SINGAPORE - Two teenagers have been arrested for e-commerce-related crimes, in two separate cases.
In a statement on Tuesday (May 11), the police said that they arrested a 17-year-old for his suspected involvement in a series of cheating cases.
The police said that on April 26, they received a report from an e-commerce marketplace that was allegedly deceived into making refunds for an illegitimate request.
As the items for which the refunds were requested had been delivered, the refunds are believed to have been fraudulently made, said the police.
Through investigations, officers from the Jurong Police Division established the identity of the teenager involved in making these claims and arrested him on Monday.
Preliminary investigations revealed that the teenager is allegedly involved in fictitious refund claims of items worth more than $14,000, said the police.
He will be charged in court on Wednesday (May 12) with cheating under Section 420 of the Penal Code, which is punishable with jail of not more than 10 years, and a fine.
In a separate case, a 19-year-old woman was arrested on Monday for her suspected involvement in a series of e-commerce scams.
The police said that between April and May 2021, they received multiple reports from victims who were allegedly cheated by an online seller who had advertised merchandise such as bags, clothes and shoes, for sale on online marketplace Carousell.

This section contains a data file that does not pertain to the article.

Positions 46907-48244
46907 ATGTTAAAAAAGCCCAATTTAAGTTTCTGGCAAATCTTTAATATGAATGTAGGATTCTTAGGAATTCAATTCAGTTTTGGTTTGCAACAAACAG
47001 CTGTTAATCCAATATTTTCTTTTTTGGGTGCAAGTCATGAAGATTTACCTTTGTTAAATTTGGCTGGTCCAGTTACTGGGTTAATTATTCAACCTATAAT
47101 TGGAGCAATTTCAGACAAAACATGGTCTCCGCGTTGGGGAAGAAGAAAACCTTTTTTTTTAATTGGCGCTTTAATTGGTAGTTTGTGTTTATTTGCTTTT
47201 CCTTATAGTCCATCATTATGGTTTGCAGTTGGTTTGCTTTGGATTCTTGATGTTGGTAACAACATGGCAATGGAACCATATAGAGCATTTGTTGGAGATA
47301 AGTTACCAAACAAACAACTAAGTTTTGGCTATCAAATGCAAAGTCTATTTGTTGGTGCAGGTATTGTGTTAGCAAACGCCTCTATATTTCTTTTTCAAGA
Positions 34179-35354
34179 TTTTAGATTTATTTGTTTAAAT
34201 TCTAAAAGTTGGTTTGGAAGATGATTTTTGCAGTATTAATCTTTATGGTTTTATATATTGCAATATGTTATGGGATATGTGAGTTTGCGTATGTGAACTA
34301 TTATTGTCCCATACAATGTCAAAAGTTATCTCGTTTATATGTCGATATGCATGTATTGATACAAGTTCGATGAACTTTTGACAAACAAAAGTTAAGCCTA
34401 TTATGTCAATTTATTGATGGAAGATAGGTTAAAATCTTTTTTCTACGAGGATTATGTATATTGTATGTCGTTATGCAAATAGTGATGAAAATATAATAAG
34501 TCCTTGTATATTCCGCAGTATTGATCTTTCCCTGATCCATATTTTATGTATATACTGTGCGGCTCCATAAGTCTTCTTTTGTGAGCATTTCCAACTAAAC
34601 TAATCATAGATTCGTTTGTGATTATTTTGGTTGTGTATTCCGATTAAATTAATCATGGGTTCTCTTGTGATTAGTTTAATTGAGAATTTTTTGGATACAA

The victims were allegedly deceived by the seller into making payments totalling $1,500 through PayNow transfers.
After receiving the payment, the seller became uncontactable, said the police.
Through investigations, officers from Woodlands Police Division established the identity of the seller and arrested her on Monday.
Preliminary investigations revealed that the woman is also allegedly involved in a series of sexual scams, having deceived victims into making payments on the pretext of providing sexual services.
Investigations are ongoing.
For more information on scams, members of the public can visit this link or call the Anti-Scam hotline on 1800-722-6688.
Anyone with information on such scams may call the police hotline on 1800-255 0000 or submit information online at this link.